A Look At Stardust Vanguards
It should be noted that the following thoughts and opinion were based off a unfinished model of the game.
The genre of couch-based multiplayer has taken off this past year. Games like TowerFall: Ascension, Sportsfriends, and Samurai Gunn have gotten decent press time and good reviews. Their concepts are basic enough, get four of your friends and fight, compete, whatever to win. The idea is honestly pretty risky. We live in an age of online multiplayer. Games like this are almost expected to have online multiplayer and I can’t say that’s a bad thing, online multiplayer rules. But there are somethings you miss out on over the net: the playful (or maybe real) shoves and hits on a friend, yelling all night, ordering a pizza, going to Taco Bell…I’m getting off-track. The point is, local multiplayer is not dead, its very capable of being entertaining, and Stardust Vanguards fits in very well with the growing genre.
Stardust Vanguards is all about precision. Precision in attacking and precision in dodging is key. Tense sword fights can end badly if your opponents is above you and you swing to your left and he swings downward. At first, it may seem like winning the fights is done by mashing, but you quickly learn you can control your swing’s direction and suddenly mashing will get you nothing but deaths.
However, your sword is not your only weapon and this is where Stardust Vanguards becomes hectic and unique. While ammo is limited, you can shoot shmup-like bullets at your foes which can be dodged, deflected with their sword perfect timing, or blocked with a shield. The bullets makes for a nice way to get someone off your tail or to create space between you and your opponent(s). So, you’ve got a sword and limited ammo, but you’re not alone out there. During the fight, you generate a point of RP a second. RP is used to call in reinforcements in the form of ships that will hunt down the enemy with bullets. The more you RP you have when you call them in, the more reinforcements you get, but be careful as you lose all RP upon death and with one-hit kills, you’re gonna die.
So imagine if you will, 4 people playing this and they all have reinforcements going on plus whatever they’re doing with their swords and bullets. That’s a hectic scene, full of quick dodges, bullets, and swords. But it doesn’t end there! And random, unaligned purple pirate ships can show up that go after everyone! Do you quickly team up with your opponents to clear them out or go after them while they try dealing with the pirates? It should be noted the pirates can win the game if no one is able to defeat them all. I applaud Zanrai Interactive for including this feature as it really distinguishes Stardust Vanguards from the others. The game can already get hectic, but yet at any time, pirates can come in and ruin everything. It makes already tense games tenser and its great fun.
Let’s talk about art for a second.
The game is described as being influenced by 80s and 90s anime space operas and the influence certainly shows. The sprite work on the character screen is amazing. I really like how the characters here look and the influence I mentioned before really shows. Also worth noting is the character portraits you see in the corners during gameplay. They’re well designed and detailed and every character has a different one, which I know sounds silly to say, but its the little things that count. The portraits don’t stand still either, they blink, sometimes the light that is given off from explosions flicker, and when you die, your character gasps before becoming a skeleton. Like I said, its the little things. Worth noting is the game’s soundtrack, full very upbeat music that fits in very well with the chaos going on in-game.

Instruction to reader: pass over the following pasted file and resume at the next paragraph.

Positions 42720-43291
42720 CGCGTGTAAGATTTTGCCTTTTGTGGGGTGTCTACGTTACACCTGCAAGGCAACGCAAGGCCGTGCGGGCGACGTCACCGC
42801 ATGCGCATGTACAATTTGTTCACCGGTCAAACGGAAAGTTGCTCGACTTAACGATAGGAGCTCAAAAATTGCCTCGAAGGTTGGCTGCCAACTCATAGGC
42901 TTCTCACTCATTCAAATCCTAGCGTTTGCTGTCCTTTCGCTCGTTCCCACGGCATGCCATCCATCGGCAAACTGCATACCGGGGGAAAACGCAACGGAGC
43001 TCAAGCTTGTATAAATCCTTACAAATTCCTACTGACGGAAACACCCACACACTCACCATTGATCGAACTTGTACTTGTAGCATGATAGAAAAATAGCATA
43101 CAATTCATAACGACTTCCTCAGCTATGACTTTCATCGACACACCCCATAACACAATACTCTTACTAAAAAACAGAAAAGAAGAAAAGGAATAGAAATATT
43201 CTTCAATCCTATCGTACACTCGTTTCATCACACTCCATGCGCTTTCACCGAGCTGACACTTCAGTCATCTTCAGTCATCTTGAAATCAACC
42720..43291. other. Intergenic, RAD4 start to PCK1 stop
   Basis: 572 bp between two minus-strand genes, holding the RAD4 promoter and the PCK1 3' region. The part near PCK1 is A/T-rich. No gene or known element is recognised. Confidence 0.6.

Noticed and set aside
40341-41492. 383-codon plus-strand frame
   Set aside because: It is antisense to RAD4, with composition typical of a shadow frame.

The demo I received only allowed for 2-4 person deathmatches but I didn’t feel limited at all. The deathmatch game type came with 4 different variations, the default (10 lives, 1 RP/second, win twice), fast (2 lives, 5 RP/second, win twice), tactical (1 life, 100 RP start with no regen, win twice) and finally a custom mode where you can change the rules however you want. So if default getting stale, mix it up! The demo came with 8 different stages, all varied. Ones worth noting are “Outer Space”, an empty plot of space with no cover or obstacles, “Grid”, where the map starts with destructible boxes which you can use to create your own base, and “Frontier Colony”, which plants you in the middle of a space colony with buildings that are at the mercy of you and your opponents.
Other features that were not available in this demo were the gametypes Co-Op and “Challenge” and the modes “Defense”, “Conquest”, “Attrition”, “Spaceball”, and “Capture”. There’s so many modes to try out once the full game is released and I can’t be more excited. Deathmatch alone brought me hours of fun and and it’s great to find out this game still has much, much to offer.
Overall, Stardust Vanguards was a blast to play and this wasn’t even the full game. It’s tense, it’s fast, it’s just plain out fun. I only experienced a tiny bit of what this game has to offer and the locked gametypes and modes have me very excited for the full release.
For more info on Stardust Vanguards, head on over to their Steam Greenlight page. From there you can check out the team’s devblog and various social media pages and while you’re there, vote it to get green lit so we can see this a full release on Steam because it deserves it in every way.